5 Ways Mapuche Culture Stays Thriving

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Recently, we wrote about Paola Castillo’s Genoveva, a documentary detailing the prejudices faced by the Mapuche community in Chile. In the trailer, a young girl can be heard saying that she thinks Mapuche people are ugly. The short clip also shows the community battling a longtime problem – asking for the return of their land.

It’s no doubt that this is a community that is still struggling and looked down on in Chile, and as a result they are usually less educated and wealthy than others in the country. But a recent Associated Press report suggests that little by little indigenous pride is making a comeback.

Here are five things that have added to the slow acceptance of the Mapuche community:


Ana Tijoux

Not only did Anita participate in Genoveva, she also wrote the title track for the documentary. At the beginning of her career, she acknowledged her Amerindian roots with “La Rosa de los Vientos.” She rapped, “Estoy orgullosa y tengo sangre indígena/Mejor por que es hermosa, soy una trotamundo.” This is something she has proudly continued to display since then, with songs like “Vengo” and her use of Mapuche flags during concerts.


Mainstream herbalists

Luis Hidalgo

Chile has worked to integrate Mapuche herbalists into its public health system. One hospital refers patients to an herbalist across the street. “I’m not Mapuche but I believe in their culture,” said Elba Soto to the AP. “And I love all of it.”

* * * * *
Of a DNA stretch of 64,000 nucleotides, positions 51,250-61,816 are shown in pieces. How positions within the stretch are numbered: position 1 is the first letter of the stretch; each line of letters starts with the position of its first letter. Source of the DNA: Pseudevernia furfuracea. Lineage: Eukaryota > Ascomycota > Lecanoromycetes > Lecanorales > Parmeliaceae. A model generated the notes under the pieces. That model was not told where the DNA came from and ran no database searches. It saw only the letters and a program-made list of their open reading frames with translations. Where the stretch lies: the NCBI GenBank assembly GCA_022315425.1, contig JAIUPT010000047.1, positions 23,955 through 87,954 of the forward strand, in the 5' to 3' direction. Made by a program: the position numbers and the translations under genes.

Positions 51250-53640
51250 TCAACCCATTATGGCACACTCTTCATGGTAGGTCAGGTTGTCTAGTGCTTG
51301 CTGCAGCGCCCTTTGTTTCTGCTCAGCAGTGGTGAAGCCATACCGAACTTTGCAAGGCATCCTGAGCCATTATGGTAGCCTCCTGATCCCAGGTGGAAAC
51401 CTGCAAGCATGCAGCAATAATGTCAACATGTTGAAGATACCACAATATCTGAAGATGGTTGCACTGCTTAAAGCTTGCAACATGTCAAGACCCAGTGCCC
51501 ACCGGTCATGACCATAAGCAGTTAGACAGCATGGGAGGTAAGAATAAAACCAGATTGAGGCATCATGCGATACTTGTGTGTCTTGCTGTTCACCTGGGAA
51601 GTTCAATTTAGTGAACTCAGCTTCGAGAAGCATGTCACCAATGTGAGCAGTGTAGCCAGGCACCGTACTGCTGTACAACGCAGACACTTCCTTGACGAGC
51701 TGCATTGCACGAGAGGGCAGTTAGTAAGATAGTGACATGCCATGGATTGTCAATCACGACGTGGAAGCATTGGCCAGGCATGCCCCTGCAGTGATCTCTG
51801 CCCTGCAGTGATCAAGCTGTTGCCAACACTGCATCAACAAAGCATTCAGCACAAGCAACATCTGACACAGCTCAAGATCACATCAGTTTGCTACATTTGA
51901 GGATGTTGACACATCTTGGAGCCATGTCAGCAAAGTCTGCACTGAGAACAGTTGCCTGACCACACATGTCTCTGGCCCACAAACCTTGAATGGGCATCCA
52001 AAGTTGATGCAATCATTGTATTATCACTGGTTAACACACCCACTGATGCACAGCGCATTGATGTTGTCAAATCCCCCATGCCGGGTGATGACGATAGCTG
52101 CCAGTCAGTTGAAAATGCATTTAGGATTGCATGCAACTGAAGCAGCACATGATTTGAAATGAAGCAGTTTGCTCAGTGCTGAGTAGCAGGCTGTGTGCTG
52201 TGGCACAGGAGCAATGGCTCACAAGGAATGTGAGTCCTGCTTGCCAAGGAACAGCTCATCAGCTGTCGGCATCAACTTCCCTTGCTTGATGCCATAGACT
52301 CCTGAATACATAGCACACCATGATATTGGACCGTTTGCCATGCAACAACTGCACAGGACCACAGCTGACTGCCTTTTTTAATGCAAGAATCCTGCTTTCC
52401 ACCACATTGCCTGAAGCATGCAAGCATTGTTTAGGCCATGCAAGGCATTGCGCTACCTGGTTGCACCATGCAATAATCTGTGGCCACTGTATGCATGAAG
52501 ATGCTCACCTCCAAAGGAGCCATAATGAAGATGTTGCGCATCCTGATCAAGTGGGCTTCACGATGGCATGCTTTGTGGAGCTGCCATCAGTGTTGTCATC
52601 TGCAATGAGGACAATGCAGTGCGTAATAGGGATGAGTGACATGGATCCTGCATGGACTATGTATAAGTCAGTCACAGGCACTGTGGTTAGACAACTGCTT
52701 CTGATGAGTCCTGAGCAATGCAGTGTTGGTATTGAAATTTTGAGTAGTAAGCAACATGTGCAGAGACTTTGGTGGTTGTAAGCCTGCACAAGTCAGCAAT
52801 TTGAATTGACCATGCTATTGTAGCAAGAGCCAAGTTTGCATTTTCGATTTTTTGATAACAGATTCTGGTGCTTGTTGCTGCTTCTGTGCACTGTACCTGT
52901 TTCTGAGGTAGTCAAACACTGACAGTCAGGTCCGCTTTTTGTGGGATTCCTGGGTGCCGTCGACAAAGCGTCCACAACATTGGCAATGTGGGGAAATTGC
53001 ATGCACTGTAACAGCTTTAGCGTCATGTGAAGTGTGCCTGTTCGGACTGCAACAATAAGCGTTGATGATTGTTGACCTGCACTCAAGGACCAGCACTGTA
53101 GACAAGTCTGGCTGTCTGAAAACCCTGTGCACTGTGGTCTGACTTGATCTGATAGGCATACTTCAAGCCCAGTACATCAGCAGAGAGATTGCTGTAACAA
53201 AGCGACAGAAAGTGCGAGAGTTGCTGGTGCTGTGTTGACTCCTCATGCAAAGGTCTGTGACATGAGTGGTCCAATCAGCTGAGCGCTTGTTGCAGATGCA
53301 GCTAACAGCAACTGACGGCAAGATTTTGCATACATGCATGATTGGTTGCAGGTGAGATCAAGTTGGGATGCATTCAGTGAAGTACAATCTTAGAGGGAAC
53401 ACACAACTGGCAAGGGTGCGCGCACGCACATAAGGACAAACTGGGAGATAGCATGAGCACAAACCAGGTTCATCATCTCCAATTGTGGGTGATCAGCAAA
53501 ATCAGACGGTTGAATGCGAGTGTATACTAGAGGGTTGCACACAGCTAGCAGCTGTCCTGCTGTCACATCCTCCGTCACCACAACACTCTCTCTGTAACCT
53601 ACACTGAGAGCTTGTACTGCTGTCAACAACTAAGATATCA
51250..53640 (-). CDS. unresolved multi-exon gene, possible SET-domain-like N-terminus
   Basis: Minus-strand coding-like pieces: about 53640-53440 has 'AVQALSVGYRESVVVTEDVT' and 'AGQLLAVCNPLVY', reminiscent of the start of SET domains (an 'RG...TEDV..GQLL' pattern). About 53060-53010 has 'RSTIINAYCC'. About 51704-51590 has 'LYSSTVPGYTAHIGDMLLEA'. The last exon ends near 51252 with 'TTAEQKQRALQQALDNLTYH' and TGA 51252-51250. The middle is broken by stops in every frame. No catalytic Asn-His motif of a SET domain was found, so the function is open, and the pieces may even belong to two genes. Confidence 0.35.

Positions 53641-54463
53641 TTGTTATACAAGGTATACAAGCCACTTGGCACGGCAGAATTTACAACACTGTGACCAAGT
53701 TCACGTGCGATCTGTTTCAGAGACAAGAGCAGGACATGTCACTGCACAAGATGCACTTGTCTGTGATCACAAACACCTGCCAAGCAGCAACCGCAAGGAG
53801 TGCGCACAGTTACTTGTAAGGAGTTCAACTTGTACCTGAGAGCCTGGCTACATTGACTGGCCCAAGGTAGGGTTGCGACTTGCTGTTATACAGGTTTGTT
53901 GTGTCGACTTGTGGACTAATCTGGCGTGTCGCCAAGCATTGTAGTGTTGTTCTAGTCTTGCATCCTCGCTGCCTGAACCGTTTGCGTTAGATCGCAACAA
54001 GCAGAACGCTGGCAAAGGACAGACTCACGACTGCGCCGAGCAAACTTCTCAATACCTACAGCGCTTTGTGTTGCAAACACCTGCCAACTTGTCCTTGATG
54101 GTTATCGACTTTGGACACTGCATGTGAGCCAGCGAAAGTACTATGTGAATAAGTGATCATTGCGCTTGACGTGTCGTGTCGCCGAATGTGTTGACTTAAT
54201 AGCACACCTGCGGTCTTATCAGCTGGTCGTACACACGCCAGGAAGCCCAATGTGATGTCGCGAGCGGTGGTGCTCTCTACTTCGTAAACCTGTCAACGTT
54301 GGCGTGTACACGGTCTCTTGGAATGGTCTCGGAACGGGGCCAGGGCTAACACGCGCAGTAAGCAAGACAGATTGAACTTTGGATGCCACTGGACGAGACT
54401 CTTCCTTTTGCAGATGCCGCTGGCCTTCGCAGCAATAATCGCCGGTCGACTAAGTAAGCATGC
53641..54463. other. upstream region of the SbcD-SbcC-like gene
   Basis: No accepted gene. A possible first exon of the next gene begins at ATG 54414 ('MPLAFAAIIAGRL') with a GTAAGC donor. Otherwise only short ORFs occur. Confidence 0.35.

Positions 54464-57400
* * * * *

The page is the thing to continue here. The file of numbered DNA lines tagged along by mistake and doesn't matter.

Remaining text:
American brand Voz has teamed up with members of the Mapuche community for clothing inspired by the culture. It’s not too obvious how the profits are split, but the Voz site says that it works with the community in all aspects of the design process. “Focusing on textile creation, print and embellishments, artisans receive authorship credit and royalties for their design contributions,” the site said. While this may still be vague and the exorbitant prices are questionable, it’s definitely better than just stealing from indigenous communities. (Talking to you, Isabel Marant.)



Nowadays, the Mapuche youth is interested in their culture. And with things like a recently launched program focusing on teaching Mapudungun, they are one step closer.




Mapuche stories are actually being told on TV. Besieged: The Other Side of the Conquest, a historical drama called the Mapuche Game of Thrones, tells the story of the Mapuche’s victory against Spanish colonizers in the 1598 Curalaba battle.

Author Pedro Cayuqueo also hosts a CNN Chile TV show, KulMapu, that revolves around Mapuche culture. “The Mapuche today are not just folklore. The Mapuche today are a cultural icon and a pop-cultural icon,” he said. “It makes people in rock, film and gastronomy become interested and stop looking at the Mapuche in a paternalistic way, but as something that’s cool.”